Looking for ways to connect with small businesses and raise awareness of its brand, Visa Inc. earlier this year set up the Visa Business Network on Facebook—the first time it has used social networking as a major b-to-b marketing platform.
“Our overall objective was very much around helping small-business owners to succeed,” said Alex Craddock, head of small-business marketing at Visa.
“At the beginning of the year, we began reviewing our payment products and looking at the insight we have into small-business owners. Understanding the power of networking for small-business owners, we wanted to facilitate networking in an online environment.”
Rather than building a proprietary online community, Visa opted to create a community on Facebook, which has more than 100,000 small-business owners as members and is growing at the rate of 20,000 small businesses a month.
“We felt this would be a lot more efficient than putting significant dollars into attracting an audience [to a propriety community],” Craddock said. “We wanted to go where small businesses are already going online.”
So in June, Visa launched its Facebook application, working with its digital agency AKQA, San Francisco, and AllWidgets.com, a social networking application developer.
At the Visa Business Network, small businesses can network with other small businesses; get advice from experts and peers on topics ranging from managing money to coping with the economic downturn; and seek new customers and prospects for their businesses.
They can also set up business profile pages, find businesses similar to theirs and use tools in an online resource center.
To promote the Visa Business Network on Facebook, Visa used traditional advertising, such as print ads in publications targeting small businesses and online ads on sites including forbes.com and wsj.com.
But its biggest push was using social media itself. Visa reached out to blogging communities to promote the Facebook application and advertised on Facebook's network, using social media ads that appear in users' news feeds.
“Facebook advertising has proven to be the most efficient channel in terms of acquiring new users for Visa Business Network,” Craddock said. “We can be very targeted and pick out small-business profiles we want to send advertising to as a primary target.”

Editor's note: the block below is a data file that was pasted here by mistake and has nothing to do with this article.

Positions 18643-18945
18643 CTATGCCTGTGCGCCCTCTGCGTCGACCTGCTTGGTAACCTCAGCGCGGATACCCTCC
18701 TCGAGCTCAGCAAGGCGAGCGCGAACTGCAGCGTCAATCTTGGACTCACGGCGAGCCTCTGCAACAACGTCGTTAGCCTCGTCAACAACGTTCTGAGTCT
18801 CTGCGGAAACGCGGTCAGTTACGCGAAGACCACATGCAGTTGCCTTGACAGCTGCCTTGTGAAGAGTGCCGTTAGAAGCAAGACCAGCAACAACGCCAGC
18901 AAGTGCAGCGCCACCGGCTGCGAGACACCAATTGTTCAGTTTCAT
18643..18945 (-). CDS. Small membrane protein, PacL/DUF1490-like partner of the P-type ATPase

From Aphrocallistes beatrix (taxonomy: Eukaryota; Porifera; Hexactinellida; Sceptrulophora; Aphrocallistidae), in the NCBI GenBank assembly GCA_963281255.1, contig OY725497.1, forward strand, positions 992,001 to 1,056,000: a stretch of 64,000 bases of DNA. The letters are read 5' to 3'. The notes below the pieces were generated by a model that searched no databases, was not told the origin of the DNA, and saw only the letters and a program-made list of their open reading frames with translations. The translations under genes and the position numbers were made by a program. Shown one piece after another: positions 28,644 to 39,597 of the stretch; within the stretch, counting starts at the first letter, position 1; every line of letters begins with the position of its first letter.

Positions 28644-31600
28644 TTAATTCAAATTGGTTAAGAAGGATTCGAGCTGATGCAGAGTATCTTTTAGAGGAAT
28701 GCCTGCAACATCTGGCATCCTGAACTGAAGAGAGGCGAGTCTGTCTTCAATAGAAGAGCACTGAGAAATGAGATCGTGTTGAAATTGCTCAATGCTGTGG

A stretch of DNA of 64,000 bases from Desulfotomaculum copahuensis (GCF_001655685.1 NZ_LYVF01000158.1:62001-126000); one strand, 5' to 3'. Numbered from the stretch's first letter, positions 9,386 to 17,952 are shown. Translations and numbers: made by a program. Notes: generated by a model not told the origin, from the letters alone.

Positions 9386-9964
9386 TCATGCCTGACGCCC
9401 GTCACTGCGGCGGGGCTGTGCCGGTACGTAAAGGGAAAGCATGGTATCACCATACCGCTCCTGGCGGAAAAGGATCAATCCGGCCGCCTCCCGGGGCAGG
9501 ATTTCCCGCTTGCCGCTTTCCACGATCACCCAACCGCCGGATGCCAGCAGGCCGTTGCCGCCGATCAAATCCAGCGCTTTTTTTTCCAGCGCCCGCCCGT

“One thing the Facebook platform offers you is a good environment to experiment in,” Craddock said, noting that Visa experimented with more than a dozen versions of social media ads.
“You have to experiment and not be afraid to experiment. Users will tell you very quickly if it's not what they want to hear or see.”
As part of its promotion, Visa and Facebook offered the first 20,000 small businesses that signed up for the Visa Business Network a $100 advertising credit to use on Facebook advertising.
“This gives small businesses an opportunity to try advertising in Facebook at no cost and at a very low risk,” Craddock said. “When we launched the Visa Business Network, the economy was already starting to feel difficult. We wanted to look at how we could help small-business owners innovate from a marketing point of view.”
So far the Facebook program has exceeded Visa's goals. It wanted to sign up 20,000 small businesses by the end of the calendar year, and more than 21,000 small businesses had created a profile in the Visa Business Network by presstime.
The network has achieved a repeat visit rate of more than 50%, which is higher than the average industry rate of 25%.
“After four months, it is massively living up to our expectations,” Craddock said last month.